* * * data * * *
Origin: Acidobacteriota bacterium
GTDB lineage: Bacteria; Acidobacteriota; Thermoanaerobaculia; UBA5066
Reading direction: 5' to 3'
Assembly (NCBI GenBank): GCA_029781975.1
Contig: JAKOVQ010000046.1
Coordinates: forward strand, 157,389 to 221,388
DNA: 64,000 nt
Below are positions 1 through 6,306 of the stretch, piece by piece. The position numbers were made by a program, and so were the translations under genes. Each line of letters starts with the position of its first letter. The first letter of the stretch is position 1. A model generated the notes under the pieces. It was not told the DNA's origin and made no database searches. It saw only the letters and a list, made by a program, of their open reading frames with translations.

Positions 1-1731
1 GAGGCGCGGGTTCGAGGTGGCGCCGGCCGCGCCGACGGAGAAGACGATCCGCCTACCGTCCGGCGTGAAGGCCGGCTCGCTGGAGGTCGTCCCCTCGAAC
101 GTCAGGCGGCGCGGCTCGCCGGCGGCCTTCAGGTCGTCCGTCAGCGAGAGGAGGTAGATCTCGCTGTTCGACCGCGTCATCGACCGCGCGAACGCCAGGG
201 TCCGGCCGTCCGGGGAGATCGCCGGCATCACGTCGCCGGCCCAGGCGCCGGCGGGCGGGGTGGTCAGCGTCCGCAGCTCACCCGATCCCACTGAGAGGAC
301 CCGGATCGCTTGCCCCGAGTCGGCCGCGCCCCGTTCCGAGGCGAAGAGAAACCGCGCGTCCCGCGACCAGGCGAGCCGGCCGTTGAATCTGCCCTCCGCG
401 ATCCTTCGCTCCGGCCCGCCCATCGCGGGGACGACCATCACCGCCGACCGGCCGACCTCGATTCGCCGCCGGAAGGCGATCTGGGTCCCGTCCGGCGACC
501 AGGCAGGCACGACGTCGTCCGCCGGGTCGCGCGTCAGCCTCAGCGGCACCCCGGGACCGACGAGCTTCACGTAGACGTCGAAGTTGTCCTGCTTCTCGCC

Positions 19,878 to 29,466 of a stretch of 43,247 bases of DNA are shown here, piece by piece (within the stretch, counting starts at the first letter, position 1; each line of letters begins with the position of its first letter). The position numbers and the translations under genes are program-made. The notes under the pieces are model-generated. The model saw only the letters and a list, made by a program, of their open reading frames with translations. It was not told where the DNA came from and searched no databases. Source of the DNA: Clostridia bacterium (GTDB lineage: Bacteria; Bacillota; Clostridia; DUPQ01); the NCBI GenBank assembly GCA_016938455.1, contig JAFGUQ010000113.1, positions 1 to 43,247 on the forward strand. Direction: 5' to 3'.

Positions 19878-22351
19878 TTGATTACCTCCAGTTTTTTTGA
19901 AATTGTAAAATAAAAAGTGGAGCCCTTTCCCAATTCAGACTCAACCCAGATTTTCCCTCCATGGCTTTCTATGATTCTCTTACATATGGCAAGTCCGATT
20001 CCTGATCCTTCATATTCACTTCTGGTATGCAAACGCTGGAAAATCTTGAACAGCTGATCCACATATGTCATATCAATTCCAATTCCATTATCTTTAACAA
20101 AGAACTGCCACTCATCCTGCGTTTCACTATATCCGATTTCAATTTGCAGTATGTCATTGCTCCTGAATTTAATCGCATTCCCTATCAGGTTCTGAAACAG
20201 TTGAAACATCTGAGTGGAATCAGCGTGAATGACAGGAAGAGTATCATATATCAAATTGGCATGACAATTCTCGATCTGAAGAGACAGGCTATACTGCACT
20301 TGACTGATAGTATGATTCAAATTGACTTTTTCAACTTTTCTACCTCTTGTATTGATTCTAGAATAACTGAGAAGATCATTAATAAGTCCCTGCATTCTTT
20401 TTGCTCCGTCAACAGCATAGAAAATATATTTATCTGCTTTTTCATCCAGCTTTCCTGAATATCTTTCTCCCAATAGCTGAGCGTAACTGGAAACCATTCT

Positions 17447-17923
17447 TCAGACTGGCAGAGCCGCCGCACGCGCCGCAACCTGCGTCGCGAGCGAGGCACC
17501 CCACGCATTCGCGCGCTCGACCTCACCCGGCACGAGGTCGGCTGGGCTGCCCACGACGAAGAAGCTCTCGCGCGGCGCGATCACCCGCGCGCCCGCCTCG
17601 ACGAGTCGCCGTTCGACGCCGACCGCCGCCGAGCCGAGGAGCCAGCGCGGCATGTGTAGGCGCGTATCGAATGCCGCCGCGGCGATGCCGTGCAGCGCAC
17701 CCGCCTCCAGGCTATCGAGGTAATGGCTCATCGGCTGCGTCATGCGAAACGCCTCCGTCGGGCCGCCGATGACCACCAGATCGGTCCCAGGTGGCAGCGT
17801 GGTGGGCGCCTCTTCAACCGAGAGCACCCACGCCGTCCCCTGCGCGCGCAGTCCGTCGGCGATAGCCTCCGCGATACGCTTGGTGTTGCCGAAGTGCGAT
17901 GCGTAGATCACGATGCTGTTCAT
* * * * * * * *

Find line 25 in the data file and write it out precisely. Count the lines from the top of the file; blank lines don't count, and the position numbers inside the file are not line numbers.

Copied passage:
Positions 17447-17923